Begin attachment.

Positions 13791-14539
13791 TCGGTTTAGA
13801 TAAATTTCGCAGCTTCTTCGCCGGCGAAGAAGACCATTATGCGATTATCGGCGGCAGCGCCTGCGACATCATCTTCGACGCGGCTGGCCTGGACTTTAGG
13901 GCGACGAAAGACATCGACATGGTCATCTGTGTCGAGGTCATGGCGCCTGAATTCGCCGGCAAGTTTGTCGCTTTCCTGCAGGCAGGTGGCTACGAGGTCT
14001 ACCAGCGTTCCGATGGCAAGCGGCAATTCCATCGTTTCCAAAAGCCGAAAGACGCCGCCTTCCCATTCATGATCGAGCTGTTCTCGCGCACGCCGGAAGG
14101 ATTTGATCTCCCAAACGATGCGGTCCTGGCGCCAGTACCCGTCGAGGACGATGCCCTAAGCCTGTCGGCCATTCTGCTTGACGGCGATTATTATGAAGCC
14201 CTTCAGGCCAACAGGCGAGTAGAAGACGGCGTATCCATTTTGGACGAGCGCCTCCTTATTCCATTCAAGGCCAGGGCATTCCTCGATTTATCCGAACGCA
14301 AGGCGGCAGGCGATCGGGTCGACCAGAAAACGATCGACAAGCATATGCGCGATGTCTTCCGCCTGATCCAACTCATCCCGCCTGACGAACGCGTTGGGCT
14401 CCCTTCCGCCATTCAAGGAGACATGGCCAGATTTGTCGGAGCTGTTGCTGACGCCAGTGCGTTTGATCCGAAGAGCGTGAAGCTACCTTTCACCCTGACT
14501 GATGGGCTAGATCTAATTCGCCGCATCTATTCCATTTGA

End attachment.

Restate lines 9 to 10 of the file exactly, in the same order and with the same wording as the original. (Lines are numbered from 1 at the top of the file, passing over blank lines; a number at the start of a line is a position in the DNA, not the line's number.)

14401 CCCTTCCGCCATTCAAGGAGACATGGCCAGATTTGTCGGAGCTGTTGCTGACGCCAGTGCGTTTGATCCGAAGAGCGTGAAGCTACCTTTCACCCTGACT
14501 GATGGGCTAGATCTAATTCGCCGCATCTATTCCATTTGA